Li, Leiming

    2003-01-01

    .... In the system containing ZnO nanocrystals as the inorganic component, both phases are oriented in the hybrid material forming an ultraviolet lasing medium with a lower threshold relative to pure ZnO nanocrystals.

  20. Metal Halide Perovskite Supercrystals: Gold-Bromide Complex Triggered Assembly of CsPbBr3 Nanocubes.

    Science.gov (United States)

    Wang, Kun-Hua; Yang, Jun-Nan; Ni, Qian-Kun; Yao, Hong-Bin; Yu, Shu-Hong

    2018-01-16

    Using nanocrystals as "artificial atoms" to construct supercrystals is an interesting process to explore the stacking style of nanoscale building blocks and corresponding collective properties. Various types of semiconducting supercrystals have been constructed via the assembly of nanocrystals driven by the entropic, electrostatic, or van der Waals interactions. We report a new type of metal halide perovskite supercrystals via the gold-bromide complex triggered assembly of newly emerged attractive CsPbBr 3 nanocubes. Through introducing gold-bromide (Au-Br) complexes into CsPbBr 3 nanocubes suspension, the self-assembly process of CsPbBr 3 nanocubes to form supercrystals was investigated with the different amount of Au-Br complexes added to the suspensions, which indicates that the driven force of the formation of CsPbBr 3 supercrystals included the van der Waals interactions among carbon chains and electrostatic interactions between Au-Br complexes and surfactants. Accordingly, the optical properties change with the assembly of CsPbBr 3 nanocubes and the variation of mesoscale structures of supercrystals with heating treatment was revealed as well, demonstrating the ionic characteristics of CsPbBr 3 nanocrystals. The fabricated CsPbBr 3 supercrystal presents a novel type of semiconducting supercrystals that will open an avenue for the assembly of ionic nanocrystals.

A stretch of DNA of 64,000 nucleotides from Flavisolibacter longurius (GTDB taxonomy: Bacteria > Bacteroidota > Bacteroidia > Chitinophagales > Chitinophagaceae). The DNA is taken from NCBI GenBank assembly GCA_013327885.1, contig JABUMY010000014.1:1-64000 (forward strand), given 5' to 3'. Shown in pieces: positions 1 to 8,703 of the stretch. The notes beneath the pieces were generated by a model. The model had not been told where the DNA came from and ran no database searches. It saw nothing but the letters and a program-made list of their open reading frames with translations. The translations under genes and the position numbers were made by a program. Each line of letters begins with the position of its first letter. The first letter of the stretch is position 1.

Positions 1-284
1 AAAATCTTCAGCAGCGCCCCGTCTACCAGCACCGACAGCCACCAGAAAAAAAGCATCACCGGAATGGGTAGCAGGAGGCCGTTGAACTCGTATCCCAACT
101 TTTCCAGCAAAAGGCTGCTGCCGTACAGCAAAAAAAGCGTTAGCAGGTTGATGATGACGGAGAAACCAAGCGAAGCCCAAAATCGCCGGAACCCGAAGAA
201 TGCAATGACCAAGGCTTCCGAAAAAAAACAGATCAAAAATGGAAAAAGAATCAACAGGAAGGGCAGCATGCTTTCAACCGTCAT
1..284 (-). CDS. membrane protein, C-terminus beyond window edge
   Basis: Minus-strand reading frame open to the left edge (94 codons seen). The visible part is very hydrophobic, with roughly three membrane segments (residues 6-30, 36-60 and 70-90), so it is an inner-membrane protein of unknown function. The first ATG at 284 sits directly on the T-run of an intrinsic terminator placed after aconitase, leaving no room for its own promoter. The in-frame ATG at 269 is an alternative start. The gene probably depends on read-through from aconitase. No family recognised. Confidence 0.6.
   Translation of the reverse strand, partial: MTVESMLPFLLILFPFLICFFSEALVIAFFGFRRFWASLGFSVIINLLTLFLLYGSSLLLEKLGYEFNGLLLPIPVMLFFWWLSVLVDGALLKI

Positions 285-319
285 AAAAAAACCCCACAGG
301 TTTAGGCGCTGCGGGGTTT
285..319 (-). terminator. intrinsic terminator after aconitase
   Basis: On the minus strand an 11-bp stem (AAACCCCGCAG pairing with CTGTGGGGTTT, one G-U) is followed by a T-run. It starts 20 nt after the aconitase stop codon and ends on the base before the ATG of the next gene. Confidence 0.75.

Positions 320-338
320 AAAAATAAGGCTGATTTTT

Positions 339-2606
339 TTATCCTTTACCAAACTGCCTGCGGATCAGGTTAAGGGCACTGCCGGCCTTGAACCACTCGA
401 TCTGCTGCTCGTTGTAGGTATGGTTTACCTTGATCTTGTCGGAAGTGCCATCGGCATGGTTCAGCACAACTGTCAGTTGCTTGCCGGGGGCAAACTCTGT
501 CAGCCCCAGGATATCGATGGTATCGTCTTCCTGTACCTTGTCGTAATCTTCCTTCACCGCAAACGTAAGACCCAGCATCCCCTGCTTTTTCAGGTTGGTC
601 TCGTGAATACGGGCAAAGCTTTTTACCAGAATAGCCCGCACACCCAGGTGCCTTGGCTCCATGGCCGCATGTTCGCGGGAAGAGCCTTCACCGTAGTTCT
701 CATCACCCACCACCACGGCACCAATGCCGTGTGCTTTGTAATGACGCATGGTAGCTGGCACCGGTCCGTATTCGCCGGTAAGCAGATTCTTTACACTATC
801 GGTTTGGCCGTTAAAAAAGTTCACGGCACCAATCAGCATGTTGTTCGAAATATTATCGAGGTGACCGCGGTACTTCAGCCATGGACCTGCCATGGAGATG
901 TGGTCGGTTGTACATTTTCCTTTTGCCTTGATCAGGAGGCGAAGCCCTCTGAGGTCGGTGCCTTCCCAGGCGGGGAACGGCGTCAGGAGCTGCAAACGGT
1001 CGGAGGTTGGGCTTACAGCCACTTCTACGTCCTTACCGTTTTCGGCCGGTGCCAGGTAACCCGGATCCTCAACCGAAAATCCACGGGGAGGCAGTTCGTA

1. Large-scale, rapid synthesis and application in surface-enhanced Raman spectroscopy of sub-micrometer polyhedral gold nanocrystals

    International Nuclear Information System (INIS)

    Guo Shaojun; Wang Yuling; Wang Erkang

    2007-01-01